Mortgage Foreclosure Law
We represent bankers, lenders, individuals, business that have loaned money and received a mortgage as collateral, when the borrower has not paid as required by the terms of the note or mortgage.
How to Find Iowa's Foreclosure Laws
The citations to Iowa's foreclosure statutes are:
- Iowa Code Sections 654.1 through 654.26.
- Iowa Code Sections 655A.1 through 655A.9.
Most Common Type of Foreclosure Procedure in Iowa
Most Iowa foreclosures are judicial (with or without redemption), which means they go through the state court system. Iowa law also allows:
- alternative nonjudicial voluntary foreclosures (where the borrowervoluntarily gives up possession of the home and the lender agrees to waive any deficiency), and
- nonjudicial foreclosures of non-agricultural property (which only applies to property that is neither used for an agricultural purpose nor is an owner-occupied one- or two-family dwelling).Iowa Code §§ 654.18, 655A et. seq.
Notice of the Foreclosure
There are several different types of notice the lender will provide during the Iowa foreclosure process: a notice of the right to cure the default, a demand for payment of the accelerated balance, a notice of the option for counseling and mediation, a summons and complaint, and a notice of the foreclosure sale.
Notice of the right to cure the default. At least 30 days before filing the suit to start the foreclosure, the lender must mail a notice of the right to cure the default (reinstate) to the borrower. Iowa Code § 654.2D. If the property is agricultural, the lender must mail the notice 45 days before starting the foreclosure. Iowa Code § 654.2A. (The right to reinstate is discussed in more detail below.)
Demand for payment of the accelerated balance. After the right to cure expires, but before starting the foreclosure action, the lender must send the borrower a demand for the accelerated balance due on the mortgage, otherwise it cannot later get an award of attorney's fees. This notice gives the borrower 14 days to pay the total outstanding loan balance before the lender starts a foreclosure action. Iowa Code § 654.4B(1).
Notice of the option for counseling and mediation. Along with the demand for payment of the accelerated balance (or other initial communication from the attorney representing the lender), the lender must send a form informing the borrower about the availability of counseling and mediation. Another copy of this form must be sent along with the complaint for foreclosure. Iowa Code § 654.4B(2).
Summons and Complaint. To officially start the foreclosure, the lender files a lawsuit in court. The lender will give notice of the lawsuit to the borrower by serving him or her a summons and complaint.
Notice of the foreclosure sale. If the lender gets a judgment, the court will order a foreclosure sale. A notice of the sale must be published in a newspaper four weeks prior to the sale and posted in several public places. Iowa Code § 626.75.
Special Foreclosure Protections in Iowa
Iowa law provides protections similar to the federal Servicemembers Civil Relief Act. Among other things, Iowa law prohibits a nonjudicial foreclosure if the service member entered into a mortgage to purchase real estate prior to military service. Iowa Code § 29A.103.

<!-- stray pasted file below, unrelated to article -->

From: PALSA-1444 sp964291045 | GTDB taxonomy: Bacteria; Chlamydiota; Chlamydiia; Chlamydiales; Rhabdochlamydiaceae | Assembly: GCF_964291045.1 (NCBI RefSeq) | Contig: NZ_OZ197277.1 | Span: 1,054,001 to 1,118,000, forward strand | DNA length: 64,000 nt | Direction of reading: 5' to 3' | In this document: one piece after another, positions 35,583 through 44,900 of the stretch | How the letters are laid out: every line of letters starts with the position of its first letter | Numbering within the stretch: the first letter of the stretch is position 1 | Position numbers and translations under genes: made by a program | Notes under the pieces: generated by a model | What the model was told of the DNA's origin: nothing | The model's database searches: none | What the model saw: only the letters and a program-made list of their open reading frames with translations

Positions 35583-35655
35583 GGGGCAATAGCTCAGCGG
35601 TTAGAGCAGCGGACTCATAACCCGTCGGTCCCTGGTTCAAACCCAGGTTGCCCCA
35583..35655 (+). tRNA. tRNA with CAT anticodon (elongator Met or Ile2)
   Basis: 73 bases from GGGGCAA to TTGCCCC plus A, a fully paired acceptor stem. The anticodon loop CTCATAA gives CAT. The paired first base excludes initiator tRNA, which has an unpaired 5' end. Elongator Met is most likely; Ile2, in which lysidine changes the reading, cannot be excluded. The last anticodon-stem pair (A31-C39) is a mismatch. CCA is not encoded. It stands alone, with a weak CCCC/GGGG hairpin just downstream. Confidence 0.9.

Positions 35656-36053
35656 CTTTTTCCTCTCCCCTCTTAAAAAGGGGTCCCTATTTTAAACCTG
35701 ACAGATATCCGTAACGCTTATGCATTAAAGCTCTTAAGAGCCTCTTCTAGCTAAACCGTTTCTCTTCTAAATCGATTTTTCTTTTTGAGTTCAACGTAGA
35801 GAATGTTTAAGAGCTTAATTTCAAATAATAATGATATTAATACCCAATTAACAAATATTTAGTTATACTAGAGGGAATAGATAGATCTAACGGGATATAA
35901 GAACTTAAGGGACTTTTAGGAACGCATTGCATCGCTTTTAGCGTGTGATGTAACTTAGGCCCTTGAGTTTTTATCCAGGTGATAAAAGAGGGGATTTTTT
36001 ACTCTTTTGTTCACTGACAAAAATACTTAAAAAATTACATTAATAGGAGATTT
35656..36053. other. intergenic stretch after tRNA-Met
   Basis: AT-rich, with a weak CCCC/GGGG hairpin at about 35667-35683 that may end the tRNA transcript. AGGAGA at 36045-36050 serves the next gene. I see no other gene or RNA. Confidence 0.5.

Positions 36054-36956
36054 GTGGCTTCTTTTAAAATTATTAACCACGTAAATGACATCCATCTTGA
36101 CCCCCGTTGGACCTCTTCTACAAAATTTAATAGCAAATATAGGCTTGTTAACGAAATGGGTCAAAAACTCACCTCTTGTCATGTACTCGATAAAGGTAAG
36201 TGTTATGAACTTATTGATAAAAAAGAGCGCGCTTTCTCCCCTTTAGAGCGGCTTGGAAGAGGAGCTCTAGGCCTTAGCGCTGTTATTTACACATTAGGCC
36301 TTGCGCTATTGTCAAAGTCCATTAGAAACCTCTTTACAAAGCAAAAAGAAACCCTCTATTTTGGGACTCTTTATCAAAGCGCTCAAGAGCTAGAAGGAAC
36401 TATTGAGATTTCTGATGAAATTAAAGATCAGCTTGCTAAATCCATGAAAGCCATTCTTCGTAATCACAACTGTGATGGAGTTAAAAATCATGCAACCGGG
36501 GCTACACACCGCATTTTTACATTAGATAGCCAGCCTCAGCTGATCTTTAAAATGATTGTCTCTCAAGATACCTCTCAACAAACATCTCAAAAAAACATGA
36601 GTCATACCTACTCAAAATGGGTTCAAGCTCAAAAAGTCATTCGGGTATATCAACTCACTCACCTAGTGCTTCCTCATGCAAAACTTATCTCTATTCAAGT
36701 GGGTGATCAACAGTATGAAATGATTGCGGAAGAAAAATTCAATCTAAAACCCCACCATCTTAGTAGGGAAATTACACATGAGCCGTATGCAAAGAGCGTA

You Can Reinstate the Mortgage Before the Foreclosure Sale in Iowa
“Reinstating” is when you catch up on the defaulted mortgage's missed payments (plus fees and costs) in order to stop a foreclosure.
In Iowa, the borrower gets 30 days to reinstate after receiving the notice of the right to cure if the land is nonagricultural (or 45 days if the property is agricultural). The borrower cannot reinstate if there was a previous default within the past year (or two previous defaults at any time for agricultural land). Iowa Code §§ 654.2A, 654.2D.
Right of Redemption After Foreclosure in Iowa
In some states, you can redeem (repurchase) your home within a certain period of time after the foreclosure. Under Iowa law, whether and when the borrower can redeem depends on the type of foreclosure process the lender uses.
Judicial foreclosure (with redemption). If the foreclosure is judicial with redemption, the borrower can redeem the home within one year, six months (if the lender waives the deficiency in the foreclosure action and other criteria are met), or 60 days (if the borrower abandons the home). Iowa Code §§ 628.3, 628.26, 628.27.
Judicial foreclosure without redemption. If the lender elects to foreclose without redemption, the borrower can demand a delay of sale and redeem before the sale. There is no post-sale right of redemption. Iowa Code § 654.20
Alternative nonjudicial voluntary foreclosure. If the borrower agrees to this type of foreclosure, there is no redemption period. Iowa Code § 654.18.
Iowa's Deficiency Laws
When the total mortgage debt exceeds the foreclosure sale price, the difference is called a “deficiency.” Some states allow the lender to seek a personal judgment (called a “deficiency judgment”) against the borrower for this amount, while other states prohibit deficiency judgments with what are called anti-deficiency laws.
Iowa law generally allows lenders to sue borrowers for the deficiency, but there are several restrictions.
Notice to Leave After the Foreclosure Sale
If the foreclosure is judicial, the foreclosing party may generally include the eviction as part of the foreclosure action. If the foreclosure is nonjudicial, the new owner (usually the foreclosing party) must file a separate eviction lawsuit.